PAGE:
Strengths and Weaknesses: Let's Cull Mary Sues!
What is a Mary Sue?
Broadly speaking, she is a perfect character—normally beautiful (and often oblivious of this fact), often very intelligent (sometimes without any evidence of this ascribed trait), supposedly funny (again, the evidence can be lacking), often unaware that at least one male character is attracted to her, in possession of various powers if the story is a science fiction or fantasy setting (and sometimes if it's not), lacking any kind of flaw…
The list is long and painful. Hopefully this little chapter will help you identify the most prominent features of the dreaded Sue so that you can purge her from your writing.
And, yes, there are male Sues too.
Naming of Names
More often than not, our Mary Sue will have an 'odd' name. Whether this is a different spelling of a normal name or a completely different name, it is normally exceptional for its surroundings.
Odd names are perfectly fine in science fiction or fantasy, provided they fit with the established system in your world. For example, if you have Germanic sounding names in your isolated village, don't give your heroine a Japanese name. For this reason, the name Trifmara fits into my scifi setting; but if I was writing a high school, it's about the last name I'd consider giving to one of my characters.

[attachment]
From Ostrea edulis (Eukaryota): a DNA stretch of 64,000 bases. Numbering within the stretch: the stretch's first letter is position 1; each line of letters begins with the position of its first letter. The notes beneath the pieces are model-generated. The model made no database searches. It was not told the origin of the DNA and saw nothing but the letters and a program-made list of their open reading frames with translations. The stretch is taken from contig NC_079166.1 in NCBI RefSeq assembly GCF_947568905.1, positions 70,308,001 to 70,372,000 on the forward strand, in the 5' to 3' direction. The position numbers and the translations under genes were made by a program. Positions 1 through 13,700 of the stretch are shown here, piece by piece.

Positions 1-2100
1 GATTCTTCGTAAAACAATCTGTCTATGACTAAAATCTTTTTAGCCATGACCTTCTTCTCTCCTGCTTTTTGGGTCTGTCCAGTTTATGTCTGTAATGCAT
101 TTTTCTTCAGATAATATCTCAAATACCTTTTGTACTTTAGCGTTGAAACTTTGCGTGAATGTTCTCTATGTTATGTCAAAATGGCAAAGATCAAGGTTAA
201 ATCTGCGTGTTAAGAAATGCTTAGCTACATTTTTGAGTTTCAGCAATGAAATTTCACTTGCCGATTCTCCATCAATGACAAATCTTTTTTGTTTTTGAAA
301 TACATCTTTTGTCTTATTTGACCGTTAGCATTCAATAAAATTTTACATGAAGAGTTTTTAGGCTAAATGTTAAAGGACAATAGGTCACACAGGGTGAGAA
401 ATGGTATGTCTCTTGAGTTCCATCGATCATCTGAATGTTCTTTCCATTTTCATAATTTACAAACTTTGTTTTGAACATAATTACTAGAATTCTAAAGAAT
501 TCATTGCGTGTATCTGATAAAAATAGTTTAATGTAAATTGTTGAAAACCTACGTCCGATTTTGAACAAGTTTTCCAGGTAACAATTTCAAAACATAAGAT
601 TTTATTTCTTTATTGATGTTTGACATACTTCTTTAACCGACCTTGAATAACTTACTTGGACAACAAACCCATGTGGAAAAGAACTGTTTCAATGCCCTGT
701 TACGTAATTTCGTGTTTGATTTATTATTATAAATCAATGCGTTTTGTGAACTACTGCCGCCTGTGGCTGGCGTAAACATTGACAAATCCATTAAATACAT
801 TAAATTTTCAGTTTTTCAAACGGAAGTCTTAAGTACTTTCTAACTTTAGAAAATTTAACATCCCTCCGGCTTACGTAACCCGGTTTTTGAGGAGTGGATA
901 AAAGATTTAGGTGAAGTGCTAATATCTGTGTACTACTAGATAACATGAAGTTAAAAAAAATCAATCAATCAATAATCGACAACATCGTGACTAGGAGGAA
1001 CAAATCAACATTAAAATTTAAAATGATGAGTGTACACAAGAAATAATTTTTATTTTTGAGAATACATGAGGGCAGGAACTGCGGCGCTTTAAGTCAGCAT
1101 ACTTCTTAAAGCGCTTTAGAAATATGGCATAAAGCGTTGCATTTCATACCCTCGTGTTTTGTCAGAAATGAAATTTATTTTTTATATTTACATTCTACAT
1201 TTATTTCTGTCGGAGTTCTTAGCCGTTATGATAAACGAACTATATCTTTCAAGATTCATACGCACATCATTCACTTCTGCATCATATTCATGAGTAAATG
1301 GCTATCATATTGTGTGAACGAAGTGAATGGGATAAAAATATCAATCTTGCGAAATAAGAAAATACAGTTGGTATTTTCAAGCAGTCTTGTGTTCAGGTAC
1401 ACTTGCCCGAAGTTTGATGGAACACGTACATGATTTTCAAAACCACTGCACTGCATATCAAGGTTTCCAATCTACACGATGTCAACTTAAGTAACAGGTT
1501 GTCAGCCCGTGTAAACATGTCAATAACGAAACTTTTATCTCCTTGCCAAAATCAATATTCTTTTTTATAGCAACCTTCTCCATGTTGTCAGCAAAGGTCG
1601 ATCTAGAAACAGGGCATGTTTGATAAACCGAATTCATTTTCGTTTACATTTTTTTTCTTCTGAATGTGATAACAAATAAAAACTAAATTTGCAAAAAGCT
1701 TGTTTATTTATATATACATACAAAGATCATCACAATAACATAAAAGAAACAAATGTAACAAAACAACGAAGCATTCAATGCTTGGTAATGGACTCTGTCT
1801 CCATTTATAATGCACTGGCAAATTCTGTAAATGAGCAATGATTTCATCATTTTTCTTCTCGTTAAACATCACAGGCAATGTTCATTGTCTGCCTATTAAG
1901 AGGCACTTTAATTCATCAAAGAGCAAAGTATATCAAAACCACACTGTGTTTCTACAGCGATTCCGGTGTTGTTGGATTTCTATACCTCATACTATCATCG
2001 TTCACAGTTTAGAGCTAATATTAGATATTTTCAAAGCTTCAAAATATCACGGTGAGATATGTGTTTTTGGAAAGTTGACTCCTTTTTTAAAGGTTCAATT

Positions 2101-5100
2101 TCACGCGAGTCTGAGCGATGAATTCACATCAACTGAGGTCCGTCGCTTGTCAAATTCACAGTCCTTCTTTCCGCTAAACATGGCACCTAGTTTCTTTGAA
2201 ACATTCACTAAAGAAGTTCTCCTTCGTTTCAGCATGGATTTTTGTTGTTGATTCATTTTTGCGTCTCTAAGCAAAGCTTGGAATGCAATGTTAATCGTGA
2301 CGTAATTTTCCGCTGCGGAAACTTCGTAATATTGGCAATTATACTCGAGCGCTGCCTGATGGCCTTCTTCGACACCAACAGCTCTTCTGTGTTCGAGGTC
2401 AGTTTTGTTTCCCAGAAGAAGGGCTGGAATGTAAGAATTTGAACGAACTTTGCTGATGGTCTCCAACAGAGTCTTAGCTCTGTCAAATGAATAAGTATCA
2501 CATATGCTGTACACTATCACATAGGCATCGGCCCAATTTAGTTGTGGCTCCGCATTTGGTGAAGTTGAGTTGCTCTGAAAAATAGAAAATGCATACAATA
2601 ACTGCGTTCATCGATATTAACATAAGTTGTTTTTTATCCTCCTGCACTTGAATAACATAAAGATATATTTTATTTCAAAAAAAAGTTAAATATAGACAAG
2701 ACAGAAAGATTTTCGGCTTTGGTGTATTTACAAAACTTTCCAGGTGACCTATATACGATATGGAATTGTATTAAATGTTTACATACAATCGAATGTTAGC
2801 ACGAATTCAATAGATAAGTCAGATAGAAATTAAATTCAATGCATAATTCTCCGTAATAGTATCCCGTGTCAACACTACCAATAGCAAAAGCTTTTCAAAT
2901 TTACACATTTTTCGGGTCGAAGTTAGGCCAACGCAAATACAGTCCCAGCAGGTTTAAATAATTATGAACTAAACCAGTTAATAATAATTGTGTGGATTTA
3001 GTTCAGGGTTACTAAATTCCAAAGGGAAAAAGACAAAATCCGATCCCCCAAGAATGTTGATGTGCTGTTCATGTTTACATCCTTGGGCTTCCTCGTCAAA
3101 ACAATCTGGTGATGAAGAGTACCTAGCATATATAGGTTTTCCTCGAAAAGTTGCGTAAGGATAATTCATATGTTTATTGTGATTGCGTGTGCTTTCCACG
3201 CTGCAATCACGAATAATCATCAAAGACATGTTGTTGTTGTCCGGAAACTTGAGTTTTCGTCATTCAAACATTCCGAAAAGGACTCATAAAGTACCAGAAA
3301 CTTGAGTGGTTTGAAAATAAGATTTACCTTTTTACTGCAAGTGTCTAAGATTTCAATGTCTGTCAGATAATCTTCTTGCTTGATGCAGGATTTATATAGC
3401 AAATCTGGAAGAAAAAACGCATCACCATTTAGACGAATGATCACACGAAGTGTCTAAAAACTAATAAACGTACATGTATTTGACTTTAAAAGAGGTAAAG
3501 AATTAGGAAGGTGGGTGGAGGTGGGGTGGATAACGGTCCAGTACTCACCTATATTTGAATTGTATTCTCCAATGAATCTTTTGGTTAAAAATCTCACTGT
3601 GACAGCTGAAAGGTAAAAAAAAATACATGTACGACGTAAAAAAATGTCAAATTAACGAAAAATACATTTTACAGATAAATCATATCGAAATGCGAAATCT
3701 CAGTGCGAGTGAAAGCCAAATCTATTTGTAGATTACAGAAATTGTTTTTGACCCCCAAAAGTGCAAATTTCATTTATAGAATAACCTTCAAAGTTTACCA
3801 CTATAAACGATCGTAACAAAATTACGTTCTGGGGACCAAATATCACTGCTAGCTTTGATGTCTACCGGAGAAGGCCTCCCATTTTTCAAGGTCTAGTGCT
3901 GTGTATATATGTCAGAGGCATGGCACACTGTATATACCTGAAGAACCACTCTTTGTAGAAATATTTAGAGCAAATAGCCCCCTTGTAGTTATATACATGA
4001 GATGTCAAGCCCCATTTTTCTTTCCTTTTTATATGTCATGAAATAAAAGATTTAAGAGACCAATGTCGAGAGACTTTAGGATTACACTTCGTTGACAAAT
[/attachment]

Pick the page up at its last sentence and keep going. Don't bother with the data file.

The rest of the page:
(For more ideas/tips on names, check out the previous part of this guide.)
Mirror, mirror, on the wall, who is the prettiest of them all?
Why, the Mary Sue, my dear!
FACT: Most of us like beautiful people. Given the choice, most of us would like to be beautiful people. Naturally, a lot of us like to imagine and write about beautiful people.
I personally love to write about beautiful people, and I also believe that there is nothing wrong with this—provided that their beauty is not a central plot point.
My character Trifmara is very attractive in my opinion and, though she's aware that she gets admiring looks sometimes, she's pretty blasé about the whole thing. She likes to look good (most girls do by the time they're 18), she grows her hair long because she thinks it looks nice that way, she steals a dress at one point in the story because she thinks it's pretty—but these are minute features within the greater story. She never angsts about her appearance, or even thinks about it for more than a moment. It's not crucial in any way to the plot or her major character traits.